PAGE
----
Adolescence is a difficult time for anyone. It’s a time of great character change, social pressures, and of starting to find one’s place in the world. For many teens, the ability to express these difficulties by playing a musical instrument is immeasurably rewarding. Though your child may be discouraged for not having picked up an instrument earlier, they are far from being too old to learn a new trick or two. People have even been known to pick up musical instruments well into their retirement. In fact, learning an instrument involves coming to terms with the ideas of failure, persistence, and continuous development, concepts which will have a place in many parts of your teen’s life in the coming years. So, which instrument is right for your teen? This isn’t a decision that should be taken lightly, learning an instrument takes countless hours of dedication and focus, something teens all too often struggle with. So if you really want them to stick to it, the best thing to do is to help them choose an instrument that aligns with their interests.
The 5 Best Instruments For Teens
Drums for Homeschooling Teens
Learning the drums is an amazing experience. Not only are drums an incredibly versatile instrument, featuring in genres ranging from smooth jazz to electronic dance bangers, they are also seriously valuable for brain development, combining both the creative and logical/mathematical areas of the brain.
Once your teen gets a couple of lessons under their belt, they’ll be able to put the drums to good use for a cardio workout too – a fantastic way to let out that teenage angst. One thing to consider though is that a drum kit is pretty big, so you’ll probably need space in the garage or spare room. They are incredibly loud too, so if you have nearby neighbors or live in an apartment, this might not be the most suitable instrument.
Singing for Homeschooling Teens
Yes, vocals are an instrument too! And unlike the drums, they don’t take up any room at all. Learning to sing is incredibly rewarding; it develops both rhythmic and melodic understanding, and can be applied across a range of types of music.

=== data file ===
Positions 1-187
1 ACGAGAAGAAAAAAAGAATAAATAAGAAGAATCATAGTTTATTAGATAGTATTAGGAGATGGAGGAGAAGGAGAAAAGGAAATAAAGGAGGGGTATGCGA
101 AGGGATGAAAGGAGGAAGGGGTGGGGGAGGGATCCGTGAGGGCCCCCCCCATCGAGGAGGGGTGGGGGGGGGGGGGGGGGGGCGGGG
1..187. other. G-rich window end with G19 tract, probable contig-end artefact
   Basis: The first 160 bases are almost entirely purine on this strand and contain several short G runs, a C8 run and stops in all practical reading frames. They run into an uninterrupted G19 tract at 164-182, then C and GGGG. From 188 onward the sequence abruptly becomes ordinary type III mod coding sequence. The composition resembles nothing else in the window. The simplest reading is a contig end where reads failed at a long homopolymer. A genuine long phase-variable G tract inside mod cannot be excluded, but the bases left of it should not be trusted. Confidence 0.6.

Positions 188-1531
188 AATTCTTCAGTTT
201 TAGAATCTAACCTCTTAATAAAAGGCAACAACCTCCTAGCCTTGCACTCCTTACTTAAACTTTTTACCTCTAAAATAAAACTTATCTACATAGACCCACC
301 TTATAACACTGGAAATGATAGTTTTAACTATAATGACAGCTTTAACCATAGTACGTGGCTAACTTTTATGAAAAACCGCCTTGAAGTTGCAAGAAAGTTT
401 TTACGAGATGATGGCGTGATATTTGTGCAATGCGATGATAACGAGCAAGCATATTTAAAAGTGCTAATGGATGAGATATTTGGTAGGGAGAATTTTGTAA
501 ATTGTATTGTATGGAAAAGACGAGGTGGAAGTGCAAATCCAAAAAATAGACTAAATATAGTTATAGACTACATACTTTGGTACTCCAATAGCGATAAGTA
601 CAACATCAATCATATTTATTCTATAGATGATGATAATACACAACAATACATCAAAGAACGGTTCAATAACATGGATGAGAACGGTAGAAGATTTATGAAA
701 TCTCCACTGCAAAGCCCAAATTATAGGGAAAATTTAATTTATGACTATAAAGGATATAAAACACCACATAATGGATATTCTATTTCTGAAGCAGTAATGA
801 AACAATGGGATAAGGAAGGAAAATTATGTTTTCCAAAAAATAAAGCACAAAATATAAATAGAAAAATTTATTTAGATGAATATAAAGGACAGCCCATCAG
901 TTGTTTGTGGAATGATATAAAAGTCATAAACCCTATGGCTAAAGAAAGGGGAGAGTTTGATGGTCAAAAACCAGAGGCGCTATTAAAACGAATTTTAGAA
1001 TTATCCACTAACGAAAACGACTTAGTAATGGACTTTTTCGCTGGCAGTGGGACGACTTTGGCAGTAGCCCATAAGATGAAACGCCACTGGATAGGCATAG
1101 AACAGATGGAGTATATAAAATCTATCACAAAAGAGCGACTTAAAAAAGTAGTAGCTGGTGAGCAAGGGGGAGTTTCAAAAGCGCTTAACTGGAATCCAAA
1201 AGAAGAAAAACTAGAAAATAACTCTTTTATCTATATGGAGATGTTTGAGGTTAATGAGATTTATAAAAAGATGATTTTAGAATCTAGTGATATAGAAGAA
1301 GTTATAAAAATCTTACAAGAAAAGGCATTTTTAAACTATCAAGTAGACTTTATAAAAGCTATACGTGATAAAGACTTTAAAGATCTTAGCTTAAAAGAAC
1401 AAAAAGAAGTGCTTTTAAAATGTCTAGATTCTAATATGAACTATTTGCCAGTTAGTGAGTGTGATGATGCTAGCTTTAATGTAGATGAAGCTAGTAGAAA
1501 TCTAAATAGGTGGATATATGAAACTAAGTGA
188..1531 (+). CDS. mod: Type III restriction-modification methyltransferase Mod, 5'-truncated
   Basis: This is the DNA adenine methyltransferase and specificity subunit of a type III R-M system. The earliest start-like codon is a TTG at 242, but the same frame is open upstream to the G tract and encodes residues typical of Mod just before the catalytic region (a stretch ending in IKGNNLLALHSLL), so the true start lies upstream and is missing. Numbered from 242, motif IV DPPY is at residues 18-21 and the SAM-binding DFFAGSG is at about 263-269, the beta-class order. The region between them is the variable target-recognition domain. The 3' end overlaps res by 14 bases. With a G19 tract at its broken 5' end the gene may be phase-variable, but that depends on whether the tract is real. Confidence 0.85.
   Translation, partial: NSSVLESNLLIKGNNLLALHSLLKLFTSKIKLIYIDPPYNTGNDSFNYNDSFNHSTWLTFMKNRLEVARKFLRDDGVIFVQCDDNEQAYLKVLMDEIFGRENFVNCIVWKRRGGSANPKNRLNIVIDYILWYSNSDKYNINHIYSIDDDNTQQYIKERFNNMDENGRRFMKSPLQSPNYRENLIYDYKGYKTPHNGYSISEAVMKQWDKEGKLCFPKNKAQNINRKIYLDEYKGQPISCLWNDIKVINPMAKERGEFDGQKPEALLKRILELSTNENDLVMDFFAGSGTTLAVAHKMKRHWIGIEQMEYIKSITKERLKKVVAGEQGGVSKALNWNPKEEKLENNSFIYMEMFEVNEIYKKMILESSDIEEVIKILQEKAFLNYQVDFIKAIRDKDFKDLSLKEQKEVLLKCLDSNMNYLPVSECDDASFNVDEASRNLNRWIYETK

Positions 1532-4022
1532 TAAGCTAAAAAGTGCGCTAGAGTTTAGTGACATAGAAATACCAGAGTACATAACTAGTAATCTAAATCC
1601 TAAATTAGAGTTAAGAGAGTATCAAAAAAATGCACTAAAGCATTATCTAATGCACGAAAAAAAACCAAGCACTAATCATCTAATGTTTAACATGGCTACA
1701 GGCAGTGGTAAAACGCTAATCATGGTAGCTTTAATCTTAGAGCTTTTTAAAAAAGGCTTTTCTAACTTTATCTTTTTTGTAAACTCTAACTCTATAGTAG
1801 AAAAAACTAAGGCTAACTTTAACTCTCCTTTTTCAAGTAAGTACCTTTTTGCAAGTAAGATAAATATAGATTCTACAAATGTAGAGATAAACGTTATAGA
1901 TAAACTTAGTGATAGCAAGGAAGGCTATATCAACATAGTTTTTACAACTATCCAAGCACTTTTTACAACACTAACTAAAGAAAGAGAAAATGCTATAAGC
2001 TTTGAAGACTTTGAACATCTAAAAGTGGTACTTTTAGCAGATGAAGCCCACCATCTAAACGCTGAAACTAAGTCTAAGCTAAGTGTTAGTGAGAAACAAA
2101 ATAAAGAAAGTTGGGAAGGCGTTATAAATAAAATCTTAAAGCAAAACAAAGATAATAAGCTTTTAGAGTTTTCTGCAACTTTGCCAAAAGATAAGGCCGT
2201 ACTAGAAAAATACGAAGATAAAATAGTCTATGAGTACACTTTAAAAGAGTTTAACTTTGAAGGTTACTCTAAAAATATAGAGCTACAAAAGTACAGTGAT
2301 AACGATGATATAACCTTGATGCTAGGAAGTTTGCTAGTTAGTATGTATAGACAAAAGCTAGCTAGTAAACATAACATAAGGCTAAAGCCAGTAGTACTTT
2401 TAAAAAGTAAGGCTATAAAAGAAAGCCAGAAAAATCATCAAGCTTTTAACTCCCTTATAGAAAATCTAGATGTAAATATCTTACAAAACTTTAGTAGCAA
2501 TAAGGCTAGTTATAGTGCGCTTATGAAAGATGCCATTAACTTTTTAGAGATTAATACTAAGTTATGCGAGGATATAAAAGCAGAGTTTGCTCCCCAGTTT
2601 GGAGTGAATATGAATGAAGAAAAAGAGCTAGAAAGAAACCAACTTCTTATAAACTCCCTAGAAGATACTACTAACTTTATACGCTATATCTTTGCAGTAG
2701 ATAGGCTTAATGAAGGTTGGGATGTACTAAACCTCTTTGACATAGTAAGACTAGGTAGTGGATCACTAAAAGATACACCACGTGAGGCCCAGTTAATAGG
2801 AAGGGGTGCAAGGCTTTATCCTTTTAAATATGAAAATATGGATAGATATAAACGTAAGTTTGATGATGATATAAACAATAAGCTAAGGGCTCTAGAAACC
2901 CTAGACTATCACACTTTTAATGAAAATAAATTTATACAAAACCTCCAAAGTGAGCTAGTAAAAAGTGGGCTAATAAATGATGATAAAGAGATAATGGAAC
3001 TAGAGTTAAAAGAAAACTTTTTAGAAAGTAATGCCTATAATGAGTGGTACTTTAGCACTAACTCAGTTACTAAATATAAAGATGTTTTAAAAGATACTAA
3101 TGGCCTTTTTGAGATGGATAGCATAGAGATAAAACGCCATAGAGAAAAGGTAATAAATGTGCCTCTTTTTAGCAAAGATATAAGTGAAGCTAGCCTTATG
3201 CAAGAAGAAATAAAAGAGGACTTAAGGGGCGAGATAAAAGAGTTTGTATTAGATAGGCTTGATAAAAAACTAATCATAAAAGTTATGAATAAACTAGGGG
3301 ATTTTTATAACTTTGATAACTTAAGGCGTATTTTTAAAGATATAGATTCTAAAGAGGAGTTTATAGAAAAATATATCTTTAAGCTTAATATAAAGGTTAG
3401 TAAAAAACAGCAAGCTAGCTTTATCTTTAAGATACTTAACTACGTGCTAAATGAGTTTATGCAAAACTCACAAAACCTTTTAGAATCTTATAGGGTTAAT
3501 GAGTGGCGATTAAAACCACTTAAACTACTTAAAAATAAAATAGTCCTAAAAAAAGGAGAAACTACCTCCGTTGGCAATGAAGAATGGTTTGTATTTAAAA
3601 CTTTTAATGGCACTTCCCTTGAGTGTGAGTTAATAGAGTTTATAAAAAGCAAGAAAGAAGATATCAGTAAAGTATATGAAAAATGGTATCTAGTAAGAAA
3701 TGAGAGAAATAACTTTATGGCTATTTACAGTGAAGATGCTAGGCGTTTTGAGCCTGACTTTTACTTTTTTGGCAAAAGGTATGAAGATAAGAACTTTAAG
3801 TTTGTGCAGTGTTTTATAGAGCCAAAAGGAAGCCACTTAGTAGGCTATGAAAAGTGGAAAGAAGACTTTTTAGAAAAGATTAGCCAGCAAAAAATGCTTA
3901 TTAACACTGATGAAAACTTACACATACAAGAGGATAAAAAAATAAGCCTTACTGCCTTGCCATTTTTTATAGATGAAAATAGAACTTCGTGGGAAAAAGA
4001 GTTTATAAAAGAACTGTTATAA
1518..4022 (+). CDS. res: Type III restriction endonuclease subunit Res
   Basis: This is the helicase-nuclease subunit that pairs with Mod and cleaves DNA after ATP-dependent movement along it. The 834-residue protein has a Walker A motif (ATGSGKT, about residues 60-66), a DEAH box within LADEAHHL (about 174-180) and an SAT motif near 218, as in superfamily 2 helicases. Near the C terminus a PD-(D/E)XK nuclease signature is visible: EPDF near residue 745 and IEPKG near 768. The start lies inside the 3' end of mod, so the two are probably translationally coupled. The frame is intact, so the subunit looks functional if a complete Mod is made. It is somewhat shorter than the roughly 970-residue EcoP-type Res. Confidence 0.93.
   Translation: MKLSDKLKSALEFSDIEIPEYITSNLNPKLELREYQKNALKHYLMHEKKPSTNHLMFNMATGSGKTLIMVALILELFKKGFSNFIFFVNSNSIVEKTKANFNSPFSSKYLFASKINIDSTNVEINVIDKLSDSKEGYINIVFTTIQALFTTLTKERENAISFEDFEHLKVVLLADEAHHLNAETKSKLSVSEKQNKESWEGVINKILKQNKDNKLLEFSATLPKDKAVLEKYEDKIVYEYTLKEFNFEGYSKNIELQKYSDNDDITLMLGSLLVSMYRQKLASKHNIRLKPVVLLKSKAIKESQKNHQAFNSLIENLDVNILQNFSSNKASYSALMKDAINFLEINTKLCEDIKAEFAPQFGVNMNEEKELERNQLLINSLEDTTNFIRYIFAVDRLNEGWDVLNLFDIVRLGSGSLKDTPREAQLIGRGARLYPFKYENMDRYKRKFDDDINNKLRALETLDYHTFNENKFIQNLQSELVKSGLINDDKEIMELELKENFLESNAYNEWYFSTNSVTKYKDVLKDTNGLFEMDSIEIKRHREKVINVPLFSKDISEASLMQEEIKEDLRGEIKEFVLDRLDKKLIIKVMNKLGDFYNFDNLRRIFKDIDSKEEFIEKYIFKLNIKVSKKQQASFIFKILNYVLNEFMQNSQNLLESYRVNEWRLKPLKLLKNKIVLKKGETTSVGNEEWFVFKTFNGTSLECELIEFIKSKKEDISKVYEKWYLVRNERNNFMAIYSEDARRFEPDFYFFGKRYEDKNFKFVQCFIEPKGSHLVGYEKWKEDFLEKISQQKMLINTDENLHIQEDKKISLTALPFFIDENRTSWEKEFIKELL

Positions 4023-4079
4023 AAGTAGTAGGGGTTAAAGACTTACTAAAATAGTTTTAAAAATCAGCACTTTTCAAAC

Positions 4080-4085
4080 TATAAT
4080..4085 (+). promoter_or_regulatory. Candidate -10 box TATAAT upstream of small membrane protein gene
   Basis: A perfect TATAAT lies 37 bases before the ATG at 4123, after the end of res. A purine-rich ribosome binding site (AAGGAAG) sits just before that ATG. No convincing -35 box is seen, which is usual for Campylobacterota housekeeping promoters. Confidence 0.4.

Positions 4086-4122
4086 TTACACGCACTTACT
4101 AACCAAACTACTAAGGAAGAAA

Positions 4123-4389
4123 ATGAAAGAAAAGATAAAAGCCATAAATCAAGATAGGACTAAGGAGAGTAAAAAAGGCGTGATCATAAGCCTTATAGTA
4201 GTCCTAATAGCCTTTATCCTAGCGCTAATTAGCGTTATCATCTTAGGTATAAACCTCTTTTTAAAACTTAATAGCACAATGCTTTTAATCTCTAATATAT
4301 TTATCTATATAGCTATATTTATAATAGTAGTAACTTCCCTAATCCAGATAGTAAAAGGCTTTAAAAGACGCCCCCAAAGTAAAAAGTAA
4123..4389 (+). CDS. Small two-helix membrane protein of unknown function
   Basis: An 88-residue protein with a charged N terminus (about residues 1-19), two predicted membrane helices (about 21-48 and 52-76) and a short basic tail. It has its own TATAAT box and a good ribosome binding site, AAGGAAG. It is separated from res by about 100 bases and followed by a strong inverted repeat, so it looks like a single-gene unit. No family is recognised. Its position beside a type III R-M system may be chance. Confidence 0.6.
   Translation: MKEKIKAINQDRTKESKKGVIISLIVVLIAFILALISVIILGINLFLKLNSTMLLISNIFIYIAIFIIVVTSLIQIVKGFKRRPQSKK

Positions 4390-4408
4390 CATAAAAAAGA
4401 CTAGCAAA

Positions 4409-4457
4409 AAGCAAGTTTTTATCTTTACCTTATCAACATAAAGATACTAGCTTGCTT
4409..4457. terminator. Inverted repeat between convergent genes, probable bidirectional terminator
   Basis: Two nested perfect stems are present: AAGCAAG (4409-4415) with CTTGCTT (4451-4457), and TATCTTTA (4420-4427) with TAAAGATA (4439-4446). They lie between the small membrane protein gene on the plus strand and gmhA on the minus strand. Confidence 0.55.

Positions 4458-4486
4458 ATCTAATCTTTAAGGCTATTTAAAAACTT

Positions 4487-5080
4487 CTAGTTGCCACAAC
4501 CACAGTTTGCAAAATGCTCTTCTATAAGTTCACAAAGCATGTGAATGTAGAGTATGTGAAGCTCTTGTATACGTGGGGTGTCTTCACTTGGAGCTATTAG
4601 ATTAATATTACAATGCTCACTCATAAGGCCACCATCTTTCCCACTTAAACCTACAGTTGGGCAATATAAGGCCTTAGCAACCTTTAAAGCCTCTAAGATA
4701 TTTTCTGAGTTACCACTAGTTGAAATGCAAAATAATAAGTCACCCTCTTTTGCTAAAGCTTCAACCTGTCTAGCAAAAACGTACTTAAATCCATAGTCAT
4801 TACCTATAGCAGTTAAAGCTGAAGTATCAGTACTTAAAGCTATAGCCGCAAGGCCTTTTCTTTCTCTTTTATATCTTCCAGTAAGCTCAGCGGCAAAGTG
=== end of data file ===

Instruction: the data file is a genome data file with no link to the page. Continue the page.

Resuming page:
Learning to sing is super cost-effective too, no need to go out and buy any expensive equipment. Confidence can be a huge issue when it comes to singing though. For some reason, we tend to be more shy about our developing singing abilities than we are about our terrible guitar playing…
If your teen isn’t particularly confident in general then they may struggle to perform in front of others, such as their teacher, or to practice at home when others are around.
Guitar for Homeschooling Teens
Pretty much everybody’s go-to instrument, the guitar is a great instrument for your teen to pick up. Whether they are interested in learning fingerpicked acoustic pieces, playing soaring blues solos or thrashing out a set of punk songs with their friends, the guitar will get them there.
There are a number of factors to consider when picking up the guitar, such as whether to start out on an acoustic or an electric guitar. Whichever you choose, it’s a good idea to invest a little cash in a decent guitar. Learning on an old or poorly constructed instrument is an easy way to lose interest, plus your teen may feel embarrassed bringing it along to lessons or social gatherings.
Keyboard for Homeschooling Teens
The piano is one of the most common instruments that children learn, however it may or may not interest your teen. Piano’s are big, heavy, and expensive too, which makes learning to play on a keyboard a suitable alternative.
Keyboards are also much more likely to pique your teen’s interest, as they can be used to control synthesizer instruments, which are incredibly common in a lot of dance and pop music. Of course, this depends on your teen’s musical interests, but purchasing a MIDI keyboard that connects to their laptop can give them access to a world full of sounds and textures, all using the same controller.
Violin for Homeschooling Teens
If your teen shuns bass-heavy pop music for the more refined, elegant and intricate sounds of orchestral and jazz music, then the violin might well be the instrument for them.
A decent violin can run up quite a bill though, as can the required lessons, so make sure you’re prepared for that. You should also prepare for a painful few weeks of practice until they get the hang of fingering and bow techniques. That said, most instruments have a pretty steep learning curve, and it’s unlikely that your teen will be performing beautiful sonatas for some time.
The world of musical instruments is wide, and we’ve barely touched the tip of the iceberg. Though the chances that your teen wants to pick up the tuba are pretty slim, you might be surprised. Spend a bit of time listening to some of their favorite songs with them, and try to identify what interests them most about it.